But we squandered that good will with blunder upon blunder. How many troops would it take to undo all those errors? The answer is either zero or an infinite number, because no quantity of troops can erase history. The argument that more troops in the beginning, combined with an ink blot strategy, might have made the Iraq venture a success does not mean that more troops could do the same thing now.
And note his closing -
The clinching argument against more troops also relates to time: sending more troops would mean nothing to our opponents on the ground, because those opponents know we could not sustain a significantly larger occupation force for any length of time. So what if a few tens of thousands more Americans come for a few months? The U.S. military is strained to the breaking point to sustain the force there now. Where is the rotation base for a much larger deployment to come from?
The fact that Washington is seriously considering sending more American troops to Iraq illustrates a common phenomenon in war. As the certainty of defeat looms ever more clearly, the scrabbling about for a miracle cure, a deus ex machina, becomes ever more desperate - and more silly. Cavalry charges, Zeppelins, V-2 missiles, kamikazes, the list is endless. In the end, someone finally has to face facts and admit defeat. The sooner someone in Washington is willing to do that, the sooner the troops we already have in Iraq will come home - alive.
Sure, one can say this is defeatist nonsense. But one can also say a major escalation with twenty thousand or more additional troops, assuring victory (whatever that means this day of the week), may be triumphalist nonsense. Take your pick.
But McCain will ride this one-trick pony for all it's worth (as in the Paul Simon song). And Lieberman is with him.
Yep, he's a maverick, although Kevin Drum at the Washington Monthly suggests that too may be nonsense -
McCain's people seem to be confusing "maverick" with "popular." When McCain broke with his party to support campaign finance reform or a patients' bill of rights, he was backing positions that were popular with the electorate. Ditto for fuel efficiency standards and an end to torture. In fact, nearly all of McCain's "maverick" positions have been carefully crafted to appeal to the broad middle of the country.
In other words, they weren't maverick positions at all. They only seemed that way when the comparison point was the right wing of the Republican Party. Conversely, doubling down in Iraq is a very different beast: it's unpopular, it exudes stubbornness rather than fresh thinking, and it looks opportunistic rather than independent.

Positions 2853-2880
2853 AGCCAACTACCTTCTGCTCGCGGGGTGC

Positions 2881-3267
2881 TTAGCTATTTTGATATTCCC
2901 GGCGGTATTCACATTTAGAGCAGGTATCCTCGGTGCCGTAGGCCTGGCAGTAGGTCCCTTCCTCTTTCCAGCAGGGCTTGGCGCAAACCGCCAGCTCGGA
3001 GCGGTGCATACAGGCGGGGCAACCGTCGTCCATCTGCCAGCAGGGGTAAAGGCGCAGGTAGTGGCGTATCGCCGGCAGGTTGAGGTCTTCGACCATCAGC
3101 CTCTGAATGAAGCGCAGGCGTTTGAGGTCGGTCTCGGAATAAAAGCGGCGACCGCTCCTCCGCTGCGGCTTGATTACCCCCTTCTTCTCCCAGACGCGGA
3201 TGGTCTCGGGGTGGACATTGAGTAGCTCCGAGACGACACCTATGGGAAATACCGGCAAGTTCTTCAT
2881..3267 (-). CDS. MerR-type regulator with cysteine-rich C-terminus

McCain's straight-talk schtick has always been a twofer: the press eats it up because it loves politicians who break with their party occasionally, and the public loves it because McCain is taking positions most of them agree with. But Iraq is going to be different: this time McCain is taking a position more extreme than the rest of the Republican Party. He's going to lose the press because his position seems increasingly bull-headed instead of brave, and he's going to lose the public because he's taking a stand they don't agree with.
For once, McCain is being a genuine maverick. I think he's about to find out that that was never really what people admired about him in the first place.
As with Lieberman, McCain could easily been seen as just talking trash, to get what he wants.
But some, like Digby at Hullabaloo, see that McCain's position, while risky, has its internal logic -
The McCain Iraq escalation plan is a very dicey proposition, but not necessarily for the reasons stated in that [Newsweek] article. He's making some assumptions about the state of play in 2008, not how voters are thinking in 2006. If there is no escalation and things continue to disintegrate, which it will no matter what we do, it allows McCain to run against both Bush and the Democrats (as any GOP candidate will have to do) and say that if they'd followed his advice we would have won the war. The Democrat will be left with "we should have admitted that we lost two years ago" which is not exactly a stirring refrain. The lines are already being drawn between the cowardly Dems who urged a pullout and the brave Republicans who did their best and were betrayed by the vast hippie conspiracy. Nobody will be better positioned to creatively use that argument for himself than McCain if he can say that he had the "winning" plan and nobody listened.
I realize that is an absurd position. But when you're talking about presidential politics it's exactly the kind of position that can win. I think it's a very smart move.
However, if the McCain Iraq escalation plan is actually gaining ground, as it seems to be, with his exact request for 20,000 troops being bandied about by the Pentagon [see the Washington Post here] and others, then perhaps McCain is going to see his plan put into action rather than have it as a conveniently theoretical alternate reality. As I said before, I don't want to see any more troops sent over to that meat grinder. But if it happens, it's going to mess up McCain, big time.